Now we have our Dear Son, and tonight when I was soooo frustrated that he wouldn't even pick up the damn (scuse me, darn) train tracks and put them in the fricking basket right in front of him, I started joking. "Does the train track go here?" (I put it on his head.) "No," he laughs, "in the basket." "Oh, not here?" I put it on his knee. Laugh. "No, in the basket." "Ohhh," I say, "in the basket." So I sat in the basket. More laughter. "Not you in the basket, the train tracks in the basket." "Ohh, can you show me?" And thus some, if not all, of the train tracks got into the basket.

Which brings me to: Hospital Clowns.

Bet you didn't even know there was any such thing, did you? I think this is the coolest job ever. Clowns, who go into hospitals, and perform for the kids, pretending to be doctors. They perform kitty cat scans, red nose transplants, check to see if you are seeing spots (by holding up a polka-dotted handkerchief) (Oh, no, it's worse than I thought!). I think this is brilliant. It gives the kids a chance to laugh, which relaxes them, and lets their bodies heal. It gives them a feeling of control and power which they don't have the rest of the time in the hospital. It gives them a feeling of connection which is also lacking in the hospital. It takes their minds off their pain or illness for a while. It makes the families relax and laugh too. Brilliant! And the clowns aren't doctors like Patch Adams, they're performers who care about laughter as a means of connection, not put-downs. In Australia, they have clown doctors in every childrens' hospital in the country. Paid. Here in the 'States, I think it's more volunteer and occasional, not 9-5 M-F clowning for sick kids.

This is play in service to connection and belonging, hope and caring, laughter and joy. Hooray for Hospital Clowns, and all those like them who play for connection!

Wednesday, June 8, 2011

Tub Time Play with the short one

I often feel like play is a lot of work. Especially when I need to play by my son's rules, which aren't always very clear, and often change. I like helping him build a train track, for example, but driving the trains around the track is boring, and when he doesn't let me move them because I'm not doing it right, it's downright frustrating. DH is great at the kind of play where he chases our son around the house, and I can do that some, but I get tired of it quickly.

But tonight, it was time for a bath, and DS was playing in the water. I sat down next to the tub, and joined in pouring water and suds into his boat. When I couldn't get the suds out of my cup, he washed them out for me. When I put some suds on him, he washed it off himself. We had a very warm, tender, connected time, I didn't feel bored, he didn't correct me (much), and neither of us wanted it to end.

What is the difference? I don't usually take baths or play with boats anywhere, so it's not the things we played with that made it fun. Why was it easier to engage him tonight? Maybe I didn't go into it with any expectations. I tried to meet him where he was, and just be with him. Maybe it was that he didn't have any expectations. He didn't ask me to play with him, he didn't have rules in his head already, so he was open to seeing what we could play together. Maybe the scent of the bubblebath made us both loopy! All I know is that's the kind of play I love, where we are both present, open, a little goofy, smiling and laughing a lot, loving a lot, enjoying each other a lot.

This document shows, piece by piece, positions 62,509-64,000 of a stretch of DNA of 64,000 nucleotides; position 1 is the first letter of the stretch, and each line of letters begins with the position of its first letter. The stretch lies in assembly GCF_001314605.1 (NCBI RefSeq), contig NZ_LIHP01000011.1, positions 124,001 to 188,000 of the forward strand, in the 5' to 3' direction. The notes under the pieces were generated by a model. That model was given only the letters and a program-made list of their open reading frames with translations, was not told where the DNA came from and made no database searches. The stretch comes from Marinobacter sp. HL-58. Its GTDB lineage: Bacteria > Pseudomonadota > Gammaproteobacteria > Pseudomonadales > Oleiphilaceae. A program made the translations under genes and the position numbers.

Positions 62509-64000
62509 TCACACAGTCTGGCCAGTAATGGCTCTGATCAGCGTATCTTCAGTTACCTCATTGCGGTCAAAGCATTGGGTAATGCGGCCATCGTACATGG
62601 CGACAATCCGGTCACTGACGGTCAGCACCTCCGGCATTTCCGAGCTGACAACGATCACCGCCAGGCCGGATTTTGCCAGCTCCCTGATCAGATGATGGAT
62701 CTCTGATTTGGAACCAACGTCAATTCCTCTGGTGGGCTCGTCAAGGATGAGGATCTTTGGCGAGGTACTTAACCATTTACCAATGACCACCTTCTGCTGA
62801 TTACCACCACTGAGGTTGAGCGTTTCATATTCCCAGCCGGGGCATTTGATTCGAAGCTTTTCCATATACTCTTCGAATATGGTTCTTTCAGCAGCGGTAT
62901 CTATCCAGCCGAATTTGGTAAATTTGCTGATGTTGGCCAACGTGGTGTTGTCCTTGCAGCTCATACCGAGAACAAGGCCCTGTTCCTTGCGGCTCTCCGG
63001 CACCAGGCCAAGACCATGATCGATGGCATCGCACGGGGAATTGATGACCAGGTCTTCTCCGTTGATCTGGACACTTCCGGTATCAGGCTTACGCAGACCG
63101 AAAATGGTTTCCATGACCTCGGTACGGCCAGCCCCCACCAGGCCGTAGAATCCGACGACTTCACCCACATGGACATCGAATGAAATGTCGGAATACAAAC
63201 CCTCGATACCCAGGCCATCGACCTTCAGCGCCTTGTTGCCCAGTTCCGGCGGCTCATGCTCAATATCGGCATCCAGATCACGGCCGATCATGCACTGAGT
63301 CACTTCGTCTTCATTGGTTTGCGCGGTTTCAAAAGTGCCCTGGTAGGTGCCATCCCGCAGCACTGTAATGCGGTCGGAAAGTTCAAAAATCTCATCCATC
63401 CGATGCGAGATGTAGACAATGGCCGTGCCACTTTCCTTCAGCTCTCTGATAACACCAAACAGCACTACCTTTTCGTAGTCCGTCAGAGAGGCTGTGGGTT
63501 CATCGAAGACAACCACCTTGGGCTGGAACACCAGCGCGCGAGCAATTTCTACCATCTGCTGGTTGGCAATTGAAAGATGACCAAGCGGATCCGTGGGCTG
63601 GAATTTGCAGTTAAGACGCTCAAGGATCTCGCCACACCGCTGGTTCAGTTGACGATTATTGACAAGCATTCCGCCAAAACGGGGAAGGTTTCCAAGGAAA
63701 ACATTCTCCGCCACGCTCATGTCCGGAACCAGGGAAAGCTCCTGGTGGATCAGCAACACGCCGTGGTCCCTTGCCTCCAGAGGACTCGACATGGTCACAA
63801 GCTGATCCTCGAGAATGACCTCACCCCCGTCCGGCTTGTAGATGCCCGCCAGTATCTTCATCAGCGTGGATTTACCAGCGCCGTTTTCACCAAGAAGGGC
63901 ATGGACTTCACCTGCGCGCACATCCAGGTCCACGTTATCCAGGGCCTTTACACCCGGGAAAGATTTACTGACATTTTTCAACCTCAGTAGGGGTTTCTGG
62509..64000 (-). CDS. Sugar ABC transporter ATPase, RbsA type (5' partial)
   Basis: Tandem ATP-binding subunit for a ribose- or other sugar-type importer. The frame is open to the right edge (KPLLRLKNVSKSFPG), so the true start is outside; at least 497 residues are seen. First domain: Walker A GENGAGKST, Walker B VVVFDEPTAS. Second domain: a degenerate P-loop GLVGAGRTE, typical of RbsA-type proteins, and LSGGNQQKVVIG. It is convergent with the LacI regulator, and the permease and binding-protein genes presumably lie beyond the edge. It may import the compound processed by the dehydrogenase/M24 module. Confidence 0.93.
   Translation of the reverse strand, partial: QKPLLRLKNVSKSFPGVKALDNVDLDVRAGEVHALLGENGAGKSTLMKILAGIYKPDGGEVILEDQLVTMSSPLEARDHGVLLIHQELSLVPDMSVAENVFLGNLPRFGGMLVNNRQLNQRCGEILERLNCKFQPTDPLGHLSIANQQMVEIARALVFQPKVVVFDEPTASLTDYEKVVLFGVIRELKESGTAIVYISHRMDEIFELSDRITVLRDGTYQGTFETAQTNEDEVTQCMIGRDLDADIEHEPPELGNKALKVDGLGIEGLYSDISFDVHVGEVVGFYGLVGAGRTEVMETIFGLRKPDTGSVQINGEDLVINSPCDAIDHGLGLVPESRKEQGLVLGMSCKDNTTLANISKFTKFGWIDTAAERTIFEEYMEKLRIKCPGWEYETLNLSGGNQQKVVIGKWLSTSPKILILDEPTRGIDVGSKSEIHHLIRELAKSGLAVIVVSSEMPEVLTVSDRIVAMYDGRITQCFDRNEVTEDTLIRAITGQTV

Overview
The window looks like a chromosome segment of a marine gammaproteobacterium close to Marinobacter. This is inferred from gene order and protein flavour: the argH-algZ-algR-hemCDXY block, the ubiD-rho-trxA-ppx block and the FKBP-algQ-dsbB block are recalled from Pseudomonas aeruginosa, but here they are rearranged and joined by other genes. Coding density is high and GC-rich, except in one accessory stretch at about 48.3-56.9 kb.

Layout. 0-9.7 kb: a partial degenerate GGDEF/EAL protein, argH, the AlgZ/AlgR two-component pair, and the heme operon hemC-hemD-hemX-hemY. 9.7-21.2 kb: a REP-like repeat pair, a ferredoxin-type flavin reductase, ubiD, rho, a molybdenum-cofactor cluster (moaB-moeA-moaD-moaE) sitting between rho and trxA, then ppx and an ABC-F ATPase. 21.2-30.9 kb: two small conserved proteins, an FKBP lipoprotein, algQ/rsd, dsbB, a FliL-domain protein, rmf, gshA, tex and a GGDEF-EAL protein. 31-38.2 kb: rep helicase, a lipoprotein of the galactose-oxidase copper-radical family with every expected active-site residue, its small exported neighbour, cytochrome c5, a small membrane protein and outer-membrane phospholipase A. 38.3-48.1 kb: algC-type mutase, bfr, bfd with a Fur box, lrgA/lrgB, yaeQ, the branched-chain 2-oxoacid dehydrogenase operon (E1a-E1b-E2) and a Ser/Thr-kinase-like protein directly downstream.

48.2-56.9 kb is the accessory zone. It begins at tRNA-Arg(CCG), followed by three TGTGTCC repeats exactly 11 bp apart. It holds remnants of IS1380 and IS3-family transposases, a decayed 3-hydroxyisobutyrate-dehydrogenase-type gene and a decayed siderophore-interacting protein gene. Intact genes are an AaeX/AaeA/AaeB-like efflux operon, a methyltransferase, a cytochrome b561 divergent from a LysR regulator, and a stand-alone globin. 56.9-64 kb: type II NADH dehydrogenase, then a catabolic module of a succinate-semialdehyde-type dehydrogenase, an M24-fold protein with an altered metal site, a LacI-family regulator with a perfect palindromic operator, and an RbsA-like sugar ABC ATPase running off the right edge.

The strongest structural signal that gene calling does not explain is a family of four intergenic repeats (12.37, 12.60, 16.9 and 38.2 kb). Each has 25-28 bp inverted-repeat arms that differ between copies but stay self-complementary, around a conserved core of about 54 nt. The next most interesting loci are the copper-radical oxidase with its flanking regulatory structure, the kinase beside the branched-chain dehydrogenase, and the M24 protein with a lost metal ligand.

Tuesday, June 7, 2011

Play, it's the new work

So, I'm discovering that I feel the most joyful and connected and buoyant and myself when I'm playing and being creative. That, in fact, play and creativity can make room for things that need room to show up, like lightness and love and acceptance. And that I want to figure out how I can do that for a living. So, I want to study play a little. Talk to people who play. Find out how play can make work better, not just as a way to make the day suck a little less, but as a way to build community, increase work efficiency, and keep employees happy. If anyone has any ideas of anyone I could talk to about this, I would be indebted to you if you would share!

I have found out about a book called Play: How It Shapes The Brain, Opens The Imagination, and Invigorates The Soul, written by Stuart Brown, MD. I really want to read it, since this seems to be very much in line with my experience of play as essential to my emotional well-being. I have also been told about a book called Playing By Heart, The Vision And Practice Of Belonging, by Fred Donaldson. I think that aspect of play, the belonging and connection, are part of what calls me. Again, a book I want to read. Seems like a trip to a library and/or bookstore are coming up this week!

So, how do you play? I think that's something I want to explore too. What is play for me? I don't like a lot of games. I do like dancing, exploring ideas, being silly, roughhousing with my son, and the kind of game that promotes laughing more than winning. I don't want to have to figure out a lot of complicated rules, and I think the best play happens organically without a lot of rules ahead of time. Maybe that's why I don't often learn how to craft before jumping in, because I want it to unfold organically. Which means I'll never make a sweater I can wear. But I know that some people really enjoy games with lots of rules, and that playing those games makes them happy. So that's interesting, how play is different for different people, and how play can separate people and bring them together.